Flickr found that to translate ‘views’ (or how many times an image has been seen) into Italian and German required nearly 3 times the character allowance. IBM has calculated that the expansion rate for text translated from English to another European language averages 2-300% for 10 characters and under, 140-160% for 31-50 characters and 130% for 70 or more.

App marketing pitfalls

The assumption that one platform will reach all is as untrue as the idea that one language will.

Take China: Google Play will get you nowhere here. Instead you will find around 200 different platforms all requiring translated marketing content and a tweaked marketing strategy for your app. If this all sounds a bit daunting you can test the international waters before you commit your resources to a full-blown assault.

Pick a couple of core international markets and simply translate your app market descriptions. It may be that your potential users in Germany have not found your app because they don’t search for apps using the English language.

Don’t forget, however, to also optimize your app title, market description and search keywords based on the local language and culture. To do this you will want to use a translator who speaks your target language as a mother tongue.

App translation advice

So how can you get it right?

  1. Be prepared
    Understanding the markets you want to reach and planning for translations helps reduce the need to make costly revisions. Any brand guidelines or steering documents should be prepared in multiple languages to save time and money, and reduce the need for individual project briefings.
  2. Get smart
    For apps in multiple languages you will need a content management system (CMS) that can streamline the process of content creation in multiple languages. You are likely to need accurate version control and social collaboration tools. There are also translation management systems (TMS) that can cut costs and save time while reducing scope for human error.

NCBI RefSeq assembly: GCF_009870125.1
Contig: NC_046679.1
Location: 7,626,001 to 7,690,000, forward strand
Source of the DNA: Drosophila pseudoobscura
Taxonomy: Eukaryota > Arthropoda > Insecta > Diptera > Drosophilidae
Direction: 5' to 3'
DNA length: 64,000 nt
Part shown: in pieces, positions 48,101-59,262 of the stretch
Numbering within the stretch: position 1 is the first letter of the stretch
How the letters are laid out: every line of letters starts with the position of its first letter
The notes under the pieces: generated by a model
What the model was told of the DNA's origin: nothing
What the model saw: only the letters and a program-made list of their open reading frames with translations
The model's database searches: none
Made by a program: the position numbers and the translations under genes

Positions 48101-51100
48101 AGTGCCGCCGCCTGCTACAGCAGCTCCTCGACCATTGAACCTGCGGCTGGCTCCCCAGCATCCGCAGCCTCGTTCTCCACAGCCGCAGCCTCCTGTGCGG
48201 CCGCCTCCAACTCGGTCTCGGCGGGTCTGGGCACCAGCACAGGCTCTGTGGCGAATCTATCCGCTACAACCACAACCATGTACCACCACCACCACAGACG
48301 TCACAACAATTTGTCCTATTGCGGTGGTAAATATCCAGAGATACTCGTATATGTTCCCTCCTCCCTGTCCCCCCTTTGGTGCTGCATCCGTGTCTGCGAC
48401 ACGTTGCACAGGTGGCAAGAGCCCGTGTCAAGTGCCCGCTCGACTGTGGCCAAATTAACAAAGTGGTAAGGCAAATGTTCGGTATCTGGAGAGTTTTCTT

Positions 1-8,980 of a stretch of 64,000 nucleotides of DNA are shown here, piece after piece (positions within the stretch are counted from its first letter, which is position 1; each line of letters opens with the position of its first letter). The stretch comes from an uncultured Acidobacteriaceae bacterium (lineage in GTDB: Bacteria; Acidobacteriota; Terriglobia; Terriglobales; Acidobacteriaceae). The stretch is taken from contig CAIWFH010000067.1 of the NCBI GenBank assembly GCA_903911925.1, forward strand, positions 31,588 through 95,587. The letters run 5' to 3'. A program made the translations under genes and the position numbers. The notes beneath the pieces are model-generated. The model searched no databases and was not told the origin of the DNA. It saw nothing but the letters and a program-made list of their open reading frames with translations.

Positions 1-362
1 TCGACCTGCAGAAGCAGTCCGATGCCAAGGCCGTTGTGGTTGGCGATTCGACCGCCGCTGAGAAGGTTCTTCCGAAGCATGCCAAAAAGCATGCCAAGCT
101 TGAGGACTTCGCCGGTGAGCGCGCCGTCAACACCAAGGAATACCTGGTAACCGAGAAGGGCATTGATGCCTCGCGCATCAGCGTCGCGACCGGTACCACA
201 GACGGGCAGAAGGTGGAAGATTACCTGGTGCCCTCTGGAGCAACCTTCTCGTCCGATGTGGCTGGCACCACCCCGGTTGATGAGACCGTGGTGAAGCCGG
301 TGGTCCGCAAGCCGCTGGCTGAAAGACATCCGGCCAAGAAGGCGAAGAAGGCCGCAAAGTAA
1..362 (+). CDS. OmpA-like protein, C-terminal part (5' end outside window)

3. Do it right
    Machine translation is an impressive tool these days. Google Translate continues to go from strength to strength but there remains a fundamental weakness. Machine translations still cannot deliver the localized nuances of culture and the value-driven language that brand marketing relies on.

    Word-for-word translation just does not have the emotional reach or the precision that marketing or technical content require. They are not a viable solution for your app or website. If a market is important to you then you must speak to them in their language as they would speak. Not in stilted, broken phrases that may convey meaning but do little to establish trust or respect. Straight to the heart of the matter

So there you have it.

Mobiles are increasingly offering us instant access to a global market. The price of entry is translation. Those without a valid ticket are unlikely to travel far. As Nelson Mandela reminded us, “If you talk to a man in a language he understands, that goes to his head. If you talk to him in his language, that goes to his heart.”